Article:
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Published: Monday, 5/4/2009

Tired of seeking work, some create their own

NEW YORK TIMES

SAN FRANCISCO - Alex Andon, 24, holder of a biology degree from Duke University, was laid off from a biotech company last May. For months he sought new work. Then, frustrated with the hunt, he turned to jellyfish.

In an apartment he shares here with six roommates, Mr. Andon started a business in September building jellyfish aquariums, capitalizing on new technology that helps the fragile creatures survive in captivity. He has sold three tanks, one for $25,000 to a restaurant, and is starting a Web site to sell desktop versions for $350.

"I keep getting stung," he said. And his crowded home office is filled with beakers and test tubes of jellyfish food. "But it beats looking for work. I hate looking for work."

Other laid-off workers across the country, burned out by a merciless job market, are building business plans instead of sending out resumes. For these people, recession has become the mother of invention.

Even in prosperous times, entrepreneurs have a daunting failure rate. But those who succeed could play a big role in turning the economy around.

In 2008, 3.8 million companies had fewer than 10 employees and they employed 12.4 million people, or roughly 11 percent of the private-sector work force, according to the Bureau of Labor Statistics.

Economists say this wave of downturn start-ups has some peculiarities. Chiefly, the Internet has provided an extraordinary tool, not just for marketing ideas but also for finding business partners and suppliers as well as doing all kinds of functions on the cheap: keeping the books, interacting with customers, even turning a small idea into a big idea.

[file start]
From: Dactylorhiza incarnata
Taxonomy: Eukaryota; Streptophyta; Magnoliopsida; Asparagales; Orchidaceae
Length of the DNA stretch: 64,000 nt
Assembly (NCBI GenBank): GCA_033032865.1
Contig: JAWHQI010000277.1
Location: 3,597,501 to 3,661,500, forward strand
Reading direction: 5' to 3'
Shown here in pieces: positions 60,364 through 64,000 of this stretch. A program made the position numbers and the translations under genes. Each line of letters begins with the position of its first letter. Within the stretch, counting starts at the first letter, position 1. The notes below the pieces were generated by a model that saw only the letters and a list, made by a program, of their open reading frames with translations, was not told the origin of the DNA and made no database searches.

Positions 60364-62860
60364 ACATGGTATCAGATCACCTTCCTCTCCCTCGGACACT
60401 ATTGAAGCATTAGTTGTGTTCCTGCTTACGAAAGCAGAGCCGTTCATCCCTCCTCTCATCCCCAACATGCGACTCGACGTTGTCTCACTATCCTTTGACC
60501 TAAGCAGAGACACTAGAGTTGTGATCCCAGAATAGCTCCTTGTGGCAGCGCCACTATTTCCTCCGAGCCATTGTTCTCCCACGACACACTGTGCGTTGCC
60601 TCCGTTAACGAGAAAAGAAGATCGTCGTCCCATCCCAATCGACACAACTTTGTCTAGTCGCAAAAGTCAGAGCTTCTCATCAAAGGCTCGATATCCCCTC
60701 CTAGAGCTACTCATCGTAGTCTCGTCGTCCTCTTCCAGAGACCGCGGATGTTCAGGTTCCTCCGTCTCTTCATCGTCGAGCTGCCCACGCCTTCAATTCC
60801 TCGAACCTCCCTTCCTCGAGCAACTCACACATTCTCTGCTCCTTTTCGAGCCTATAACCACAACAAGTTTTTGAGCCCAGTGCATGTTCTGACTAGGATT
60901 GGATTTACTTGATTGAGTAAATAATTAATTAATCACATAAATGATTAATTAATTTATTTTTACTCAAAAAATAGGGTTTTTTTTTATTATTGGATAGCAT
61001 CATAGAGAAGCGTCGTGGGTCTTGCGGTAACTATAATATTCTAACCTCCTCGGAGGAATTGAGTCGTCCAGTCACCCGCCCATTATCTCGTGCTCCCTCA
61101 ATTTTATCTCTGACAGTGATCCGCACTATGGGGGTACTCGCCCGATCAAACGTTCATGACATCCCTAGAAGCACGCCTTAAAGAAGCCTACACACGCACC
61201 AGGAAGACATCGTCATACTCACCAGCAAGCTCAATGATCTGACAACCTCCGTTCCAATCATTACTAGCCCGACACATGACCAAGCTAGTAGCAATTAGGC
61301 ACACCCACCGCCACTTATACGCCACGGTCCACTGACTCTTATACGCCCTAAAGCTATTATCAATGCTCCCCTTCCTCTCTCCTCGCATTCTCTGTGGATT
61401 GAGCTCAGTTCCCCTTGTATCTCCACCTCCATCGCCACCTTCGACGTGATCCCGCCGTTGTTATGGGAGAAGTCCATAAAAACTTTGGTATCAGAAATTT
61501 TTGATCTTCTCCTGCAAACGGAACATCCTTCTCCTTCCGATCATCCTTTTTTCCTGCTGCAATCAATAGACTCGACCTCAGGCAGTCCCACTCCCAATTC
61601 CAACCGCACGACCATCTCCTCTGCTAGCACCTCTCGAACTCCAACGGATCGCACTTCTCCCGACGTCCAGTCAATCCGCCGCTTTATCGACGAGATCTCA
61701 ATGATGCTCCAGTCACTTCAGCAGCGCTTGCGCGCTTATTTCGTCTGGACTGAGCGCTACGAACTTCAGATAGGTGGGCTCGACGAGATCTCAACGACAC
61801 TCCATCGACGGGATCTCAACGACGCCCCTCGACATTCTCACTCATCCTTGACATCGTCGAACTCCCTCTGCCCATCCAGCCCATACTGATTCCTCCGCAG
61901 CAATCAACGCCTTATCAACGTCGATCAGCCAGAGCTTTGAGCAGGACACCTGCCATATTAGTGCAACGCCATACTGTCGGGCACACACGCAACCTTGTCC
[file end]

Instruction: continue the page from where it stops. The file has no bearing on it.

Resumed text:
Jerome Engel, director for the center for entrepreneurship at the Berkeley Haas School of Business, said the goal for many entrepreneurs is not to create a company that someday will make billions but to come up with an idea that will produce revenue quickly.

"It's a very painful thing," he said of the pressure to find new ways to make money. "But it's a healthy thing."

He noted that the dot-com bust helped propel a pack of hardy companies, one of which was Google Inc. Mr. Engle said it succeeded during the bust in part because it was highly focused and did not need much capital.

Mr. Andon, for one, seems to have found his niche. He said he recently received an order for a large jellyfish tank that should sell for tens of thousands of dollars.

At least four of his roommates are starting companies. Two - Erin Kitchell, 28, and her brother, Andrew, 25 - are making laminated, fold-out language guides for travelers.

"This is as good a time as any to try something entrepreneurial," said Ms. Kitchell, who took a voluntary buyout in June from Wachovia.

"There is not a lot of opportunity right now in finance."



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